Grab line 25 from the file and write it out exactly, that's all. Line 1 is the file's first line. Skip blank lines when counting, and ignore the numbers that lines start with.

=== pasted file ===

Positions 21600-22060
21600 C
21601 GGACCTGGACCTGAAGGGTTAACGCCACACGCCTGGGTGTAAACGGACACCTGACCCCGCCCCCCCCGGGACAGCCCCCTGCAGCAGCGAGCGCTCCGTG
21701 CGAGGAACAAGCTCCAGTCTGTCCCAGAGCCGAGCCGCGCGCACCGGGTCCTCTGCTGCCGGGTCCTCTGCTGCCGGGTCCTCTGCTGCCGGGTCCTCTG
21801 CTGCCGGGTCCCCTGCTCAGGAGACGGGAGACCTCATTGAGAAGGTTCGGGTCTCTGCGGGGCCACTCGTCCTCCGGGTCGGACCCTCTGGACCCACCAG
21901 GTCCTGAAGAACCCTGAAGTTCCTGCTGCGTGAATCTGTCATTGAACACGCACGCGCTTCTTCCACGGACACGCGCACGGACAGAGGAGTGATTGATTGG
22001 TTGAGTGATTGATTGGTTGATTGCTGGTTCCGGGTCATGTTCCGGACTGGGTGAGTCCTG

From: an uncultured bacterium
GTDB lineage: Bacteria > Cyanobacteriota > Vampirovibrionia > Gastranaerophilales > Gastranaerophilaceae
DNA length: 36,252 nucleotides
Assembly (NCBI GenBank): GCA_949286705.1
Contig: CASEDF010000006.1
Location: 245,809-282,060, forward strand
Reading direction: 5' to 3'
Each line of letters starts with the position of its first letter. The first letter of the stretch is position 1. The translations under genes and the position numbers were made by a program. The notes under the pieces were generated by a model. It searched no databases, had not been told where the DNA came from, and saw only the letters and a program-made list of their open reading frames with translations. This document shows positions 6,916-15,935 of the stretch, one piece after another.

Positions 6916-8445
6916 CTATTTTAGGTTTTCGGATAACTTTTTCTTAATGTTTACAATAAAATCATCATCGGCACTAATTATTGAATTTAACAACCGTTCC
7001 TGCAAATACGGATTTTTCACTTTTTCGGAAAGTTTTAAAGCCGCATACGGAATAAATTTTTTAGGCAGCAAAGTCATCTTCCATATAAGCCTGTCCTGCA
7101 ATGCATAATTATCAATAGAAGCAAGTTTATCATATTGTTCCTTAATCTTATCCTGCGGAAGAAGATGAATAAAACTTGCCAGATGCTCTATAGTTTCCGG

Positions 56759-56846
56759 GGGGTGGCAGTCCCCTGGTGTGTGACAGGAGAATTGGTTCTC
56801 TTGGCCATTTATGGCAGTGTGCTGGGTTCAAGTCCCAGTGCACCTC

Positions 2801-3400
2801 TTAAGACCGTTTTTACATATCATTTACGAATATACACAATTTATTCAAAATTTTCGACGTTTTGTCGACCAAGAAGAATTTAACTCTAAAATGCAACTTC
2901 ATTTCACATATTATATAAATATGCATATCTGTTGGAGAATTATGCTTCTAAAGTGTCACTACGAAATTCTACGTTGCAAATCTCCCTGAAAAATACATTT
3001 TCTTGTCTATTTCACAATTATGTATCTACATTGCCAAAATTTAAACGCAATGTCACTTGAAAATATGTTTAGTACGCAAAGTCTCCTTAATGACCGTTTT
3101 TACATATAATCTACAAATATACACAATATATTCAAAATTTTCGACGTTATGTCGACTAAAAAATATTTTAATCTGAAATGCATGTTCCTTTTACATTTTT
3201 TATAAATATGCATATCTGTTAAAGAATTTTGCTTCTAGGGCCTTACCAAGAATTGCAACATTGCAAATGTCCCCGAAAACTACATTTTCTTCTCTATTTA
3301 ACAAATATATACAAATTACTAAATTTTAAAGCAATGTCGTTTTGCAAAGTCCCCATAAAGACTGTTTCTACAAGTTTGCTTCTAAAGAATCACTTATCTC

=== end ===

2901 ATTTCACATATTATATAAATATGCATATCTGTTGGAGAATTATGCTTCTAAAGTGTCACTACGAAATTCTACGTTGCAAATCTCCCTGAAAAATACATTT